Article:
Tech for Elections: Improving Data from the Crowd
Collecting election-related data provides information about the conduct and integrity of elections - critical events in emerging democracies. This data is collected from both trained observers deployed in a systematic manner and from empowered citizens contributing their witness reports to provide a lense on the election. Collecting such data in an election allows civil society groups and citizens assess and evaluate the process, mitigate the potential for violence, reform the legal frameworks for elections, and engage citizens in menaginful ways.
As I noted before, decisions on what tools and techniques to deploy for data collections in an election need to be driven by the intended goals.
NDI and our partners in many countries have pioneered and over the years greatly improved election-related data collection through trained and organized observers. Still still involves moving paper but also call-in centers, and, of course, highly efficient and systematic SMS-based reporting. Citizen reporting efforts with the goal of engaging them meaningfully have, of course, proliferated. Unfortunately, they also have often been plagued with the “Garbage In, Garbage Out” problem that has made it difficult to tell a cogent story about an election or come to any definitive conclusions. That said, we believe that citizen reporting can be useful especially in the period before election day to flag and highlight potential issues with voter registration and other preparations for election day.
We are exploring a number of tools and methods in our work to intelligenty combine both systematic election observation and citizen reports both prior to- and during an election. Some of these tools underused right now are:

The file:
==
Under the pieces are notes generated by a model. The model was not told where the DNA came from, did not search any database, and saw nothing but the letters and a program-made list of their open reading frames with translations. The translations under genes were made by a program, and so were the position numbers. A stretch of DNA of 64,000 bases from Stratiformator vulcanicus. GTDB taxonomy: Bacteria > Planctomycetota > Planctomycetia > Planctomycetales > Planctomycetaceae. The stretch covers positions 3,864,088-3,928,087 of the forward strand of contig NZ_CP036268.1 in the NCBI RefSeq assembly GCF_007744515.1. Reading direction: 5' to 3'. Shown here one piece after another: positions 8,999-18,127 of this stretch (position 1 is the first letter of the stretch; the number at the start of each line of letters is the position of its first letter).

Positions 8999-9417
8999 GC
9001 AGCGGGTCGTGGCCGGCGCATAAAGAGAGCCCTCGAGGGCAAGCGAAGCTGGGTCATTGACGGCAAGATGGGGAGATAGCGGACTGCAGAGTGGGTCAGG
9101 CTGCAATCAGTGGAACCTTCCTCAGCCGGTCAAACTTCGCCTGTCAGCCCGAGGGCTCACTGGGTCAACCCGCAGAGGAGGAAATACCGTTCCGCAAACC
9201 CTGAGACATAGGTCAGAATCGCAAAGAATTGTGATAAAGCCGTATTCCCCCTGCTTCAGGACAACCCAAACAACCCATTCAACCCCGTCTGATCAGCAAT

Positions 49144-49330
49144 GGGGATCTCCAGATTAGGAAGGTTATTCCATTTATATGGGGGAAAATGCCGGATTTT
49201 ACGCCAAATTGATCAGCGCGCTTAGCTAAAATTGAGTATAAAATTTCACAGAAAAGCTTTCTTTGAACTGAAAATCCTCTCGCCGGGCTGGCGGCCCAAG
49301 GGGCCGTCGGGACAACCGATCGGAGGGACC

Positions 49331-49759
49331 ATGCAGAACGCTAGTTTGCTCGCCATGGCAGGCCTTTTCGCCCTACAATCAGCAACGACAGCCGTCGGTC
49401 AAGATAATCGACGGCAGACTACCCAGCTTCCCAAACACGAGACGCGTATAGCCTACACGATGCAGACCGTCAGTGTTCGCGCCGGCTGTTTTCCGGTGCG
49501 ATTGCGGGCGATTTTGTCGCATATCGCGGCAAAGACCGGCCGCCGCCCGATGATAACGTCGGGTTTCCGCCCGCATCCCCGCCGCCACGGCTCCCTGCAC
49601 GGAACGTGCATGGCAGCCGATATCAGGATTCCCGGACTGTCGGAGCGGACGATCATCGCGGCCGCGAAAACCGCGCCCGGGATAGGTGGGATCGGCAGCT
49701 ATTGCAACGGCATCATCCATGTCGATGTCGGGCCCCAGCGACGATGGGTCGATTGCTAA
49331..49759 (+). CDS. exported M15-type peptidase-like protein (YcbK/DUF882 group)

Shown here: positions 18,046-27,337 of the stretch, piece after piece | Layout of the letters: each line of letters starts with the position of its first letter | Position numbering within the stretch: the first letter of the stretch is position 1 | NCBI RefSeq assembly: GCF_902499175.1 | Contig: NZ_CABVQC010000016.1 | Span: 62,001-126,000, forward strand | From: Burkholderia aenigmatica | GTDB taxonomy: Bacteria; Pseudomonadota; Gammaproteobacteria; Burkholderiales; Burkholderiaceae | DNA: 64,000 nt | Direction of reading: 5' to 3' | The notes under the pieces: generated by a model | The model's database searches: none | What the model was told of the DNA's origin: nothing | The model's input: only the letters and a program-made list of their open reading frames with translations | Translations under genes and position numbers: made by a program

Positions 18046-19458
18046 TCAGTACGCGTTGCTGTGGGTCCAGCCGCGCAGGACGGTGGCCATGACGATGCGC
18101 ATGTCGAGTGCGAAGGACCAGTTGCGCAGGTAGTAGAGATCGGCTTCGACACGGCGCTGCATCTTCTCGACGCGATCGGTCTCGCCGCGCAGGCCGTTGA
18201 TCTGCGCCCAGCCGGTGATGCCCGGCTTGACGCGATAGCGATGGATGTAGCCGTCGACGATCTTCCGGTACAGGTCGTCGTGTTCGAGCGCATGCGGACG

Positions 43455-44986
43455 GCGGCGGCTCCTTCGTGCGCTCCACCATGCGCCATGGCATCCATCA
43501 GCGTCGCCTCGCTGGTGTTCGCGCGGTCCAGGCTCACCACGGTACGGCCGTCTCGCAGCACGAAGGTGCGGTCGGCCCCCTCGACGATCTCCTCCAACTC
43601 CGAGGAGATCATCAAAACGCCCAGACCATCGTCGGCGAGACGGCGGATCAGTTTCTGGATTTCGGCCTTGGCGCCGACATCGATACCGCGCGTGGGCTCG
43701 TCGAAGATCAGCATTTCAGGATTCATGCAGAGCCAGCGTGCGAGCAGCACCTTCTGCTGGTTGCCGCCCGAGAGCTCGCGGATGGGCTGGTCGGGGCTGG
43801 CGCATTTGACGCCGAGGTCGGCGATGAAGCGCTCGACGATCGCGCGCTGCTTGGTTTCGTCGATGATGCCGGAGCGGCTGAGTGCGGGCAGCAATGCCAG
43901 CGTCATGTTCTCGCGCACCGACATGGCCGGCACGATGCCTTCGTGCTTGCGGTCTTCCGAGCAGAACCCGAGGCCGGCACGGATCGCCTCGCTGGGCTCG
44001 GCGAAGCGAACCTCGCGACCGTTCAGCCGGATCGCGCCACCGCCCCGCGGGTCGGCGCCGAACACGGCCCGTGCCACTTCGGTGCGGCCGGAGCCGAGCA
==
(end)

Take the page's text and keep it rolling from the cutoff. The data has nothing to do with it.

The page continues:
1) Interactive Voice Response (IVR)
IVR systems (ex. Freedom Fone) enable automated, interactive, audio-based data collection and communication through mobile phone networks. They can be set to respond with prerecorded or dynamically generated audio to further direct reporters through a series of simple interactions. Their importance has been highlighted for reaching offline or illiterate constituencies, bridging language barriers, and allowing users to move past the 160 character limitation of an SMS.
2) USSD: Unstructured Supplementary Services Data (USSD)
USSD is a real-time question & response service, where the user initiates a session and is then able to interact with a remote server by selecting numeric menu options. It’s most familiar as the service used to check airtime balances or request settings through a mobile service provider (by dialing a number and following text prompts). (See mobileactive.org) USSD facilitates targeted data collection, and can guide a reporter through a more comprehensive evaluation process. One drawback is that the connection requires continuous uptime to complete the session, and therefore a good, consistent signal as well as cooperation from the local operators.
3) Smartphone apps
Smartphone data collection applications are increasingly being developed for citizen reporting on election processes. Open Data Kit for Android, for instance, is an open source project composed of a survey form builder and back-end server that aggregates results and enables users to export and/or analyze results using simple graphs. Though not proven, we suspect that this interface improves the quality of citizen data collection through guided practice. Furthermore, smartphones could uniquely enable automatic geo-location for each data point, a critical feature (albeit with some privacy concerns for the submitter) to detect areas of violence or other irregularities.
Each of these tools could enhance data collection in an election to empower citizens in providing high quality data about a political process and we'll be testing mutli-variate approaches in the near future to more definitely assess what these respective tools could contribute in an election.
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